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Yuan hits 7-month high; Aussie, Kiwi also gain
CHINA'S yuan touched a seven-month high and the commodity-linked Australian and New Zealand dollars gained on Monday after US President Donald Trump confirmed he would delay a planned hike in tariffs on Chinese imports. Mr Trump said on Sunday that he would push back a March 1 deadline after trade talks between Washington and Beijing made "substantial progress".
Chinese equities surged as investors and European shares also performed well. The offshore yuan rose as high as 6.6737 per US dollar to touch its strongest since mid-July and was up 0.3 per cent at 6.68 by 1020 GMT. China's yuan has strengthened 2.7 per cent against the US dollar in 2019, reversing some of its 5.5 per cent loss last year.
"There was a huge risk premium in the renminbi that is being priced out," said Esther Reichelt, Frankfurt-based FX strategist at Commerzbank. News of the postponement was "not that much of a surprise" as the market had already been factoring in reduced China-US trade tensions.
The Australian dollar, seen as a proxy for China risk because of Australia's dependence on Chinese demand for its exports, rose more than half a per cent to US$0.7181. The New Zealand dollar gained 0.8 per cent to US$0.6902, its best since Feb 6. The euro gained against a weaker US dollar, adding 0.3 per cent to US$1.1363, keeping it within recent trading ranges.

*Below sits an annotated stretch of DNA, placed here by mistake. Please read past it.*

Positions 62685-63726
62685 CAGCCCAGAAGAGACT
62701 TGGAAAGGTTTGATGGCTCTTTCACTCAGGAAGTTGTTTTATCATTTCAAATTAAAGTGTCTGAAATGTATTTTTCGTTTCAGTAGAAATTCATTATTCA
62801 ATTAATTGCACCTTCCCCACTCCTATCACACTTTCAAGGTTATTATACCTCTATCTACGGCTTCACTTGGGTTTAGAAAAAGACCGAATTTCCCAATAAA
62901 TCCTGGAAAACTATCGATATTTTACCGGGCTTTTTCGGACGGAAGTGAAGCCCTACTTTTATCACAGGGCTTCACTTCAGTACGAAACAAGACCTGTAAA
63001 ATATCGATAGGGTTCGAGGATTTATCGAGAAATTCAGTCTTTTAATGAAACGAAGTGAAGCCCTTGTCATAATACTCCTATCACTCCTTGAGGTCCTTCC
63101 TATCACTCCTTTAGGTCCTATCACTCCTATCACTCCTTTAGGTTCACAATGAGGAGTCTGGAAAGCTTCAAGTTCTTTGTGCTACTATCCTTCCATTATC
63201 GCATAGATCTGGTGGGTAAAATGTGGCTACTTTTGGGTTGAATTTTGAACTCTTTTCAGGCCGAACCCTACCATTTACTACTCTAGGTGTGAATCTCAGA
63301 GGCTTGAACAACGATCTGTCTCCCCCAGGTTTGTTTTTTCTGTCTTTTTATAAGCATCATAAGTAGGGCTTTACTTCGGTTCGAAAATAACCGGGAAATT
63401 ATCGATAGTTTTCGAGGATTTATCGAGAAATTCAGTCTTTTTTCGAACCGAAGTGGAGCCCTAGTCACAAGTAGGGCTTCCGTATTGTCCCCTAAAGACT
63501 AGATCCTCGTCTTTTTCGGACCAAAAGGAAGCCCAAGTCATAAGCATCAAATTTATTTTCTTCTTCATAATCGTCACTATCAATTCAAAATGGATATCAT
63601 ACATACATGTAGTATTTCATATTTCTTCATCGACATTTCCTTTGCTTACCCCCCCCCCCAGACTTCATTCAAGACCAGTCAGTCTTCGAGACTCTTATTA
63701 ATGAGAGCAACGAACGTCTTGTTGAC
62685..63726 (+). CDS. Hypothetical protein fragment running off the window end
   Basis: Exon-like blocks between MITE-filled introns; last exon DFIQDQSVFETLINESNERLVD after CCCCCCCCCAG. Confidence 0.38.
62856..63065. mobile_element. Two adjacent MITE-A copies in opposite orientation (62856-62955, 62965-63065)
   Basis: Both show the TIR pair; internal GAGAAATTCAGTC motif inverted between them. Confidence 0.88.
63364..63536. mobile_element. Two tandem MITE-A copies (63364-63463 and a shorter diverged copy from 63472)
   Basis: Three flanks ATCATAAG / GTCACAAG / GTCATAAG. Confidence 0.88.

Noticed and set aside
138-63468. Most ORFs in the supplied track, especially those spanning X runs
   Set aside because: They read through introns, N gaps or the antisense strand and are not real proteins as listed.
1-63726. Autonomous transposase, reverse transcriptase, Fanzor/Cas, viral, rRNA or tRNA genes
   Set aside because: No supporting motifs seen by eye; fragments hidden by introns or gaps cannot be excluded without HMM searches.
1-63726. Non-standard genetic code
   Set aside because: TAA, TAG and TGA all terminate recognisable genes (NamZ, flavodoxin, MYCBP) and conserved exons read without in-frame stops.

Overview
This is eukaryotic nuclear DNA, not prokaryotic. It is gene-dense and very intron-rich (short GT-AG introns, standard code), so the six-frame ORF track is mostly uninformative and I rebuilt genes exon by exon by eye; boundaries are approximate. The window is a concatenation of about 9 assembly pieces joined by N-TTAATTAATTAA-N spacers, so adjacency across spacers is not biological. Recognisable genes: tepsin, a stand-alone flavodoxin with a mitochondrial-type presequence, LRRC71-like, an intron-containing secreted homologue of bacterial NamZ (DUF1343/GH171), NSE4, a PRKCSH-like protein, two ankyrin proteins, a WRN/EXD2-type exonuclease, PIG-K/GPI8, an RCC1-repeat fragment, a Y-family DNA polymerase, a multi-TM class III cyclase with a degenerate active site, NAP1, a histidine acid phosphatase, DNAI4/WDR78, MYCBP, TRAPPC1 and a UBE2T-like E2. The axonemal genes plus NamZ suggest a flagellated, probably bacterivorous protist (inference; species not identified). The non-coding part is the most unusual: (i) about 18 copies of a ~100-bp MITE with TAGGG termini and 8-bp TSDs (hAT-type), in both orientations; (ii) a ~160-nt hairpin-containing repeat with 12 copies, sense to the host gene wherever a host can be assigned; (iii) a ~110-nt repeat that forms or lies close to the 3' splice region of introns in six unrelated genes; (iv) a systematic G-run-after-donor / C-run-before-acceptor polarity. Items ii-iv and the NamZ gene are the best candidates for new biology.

The dollar index, which measures it against a basket of other currencies, fell 0.2 per cent to 96.333 as investors bought currencies considered riskier.
With the US dollar weaker and optimism improving, emerging-market currencies also rose, with the rand strengthening more than one per cent and the Mexican peso and Russian rouble following closely behind.
Concern about Chinese growth and global growth have weighed on sentiment in recent months, although 2019 has also seen a rally in risk assets after the US Federal Reserve paused in its interest rate increases.
Sterling held below US$1.31, up 0.2 per cent, as traders considered whether the British government might delay Brexit should Prime Minister Theresa May fail to secure support for her withdrawal agreement.
Mrs May has put off a vote on her Brexit deal until as late as March 12 - 17 days before Britain's official departure date from the European Union, exacerbating fears of a disruptive no-deal Brexit.
The Japanese yen was unchanged against the US dollar at 110.71 yen per US dollar. REUTERS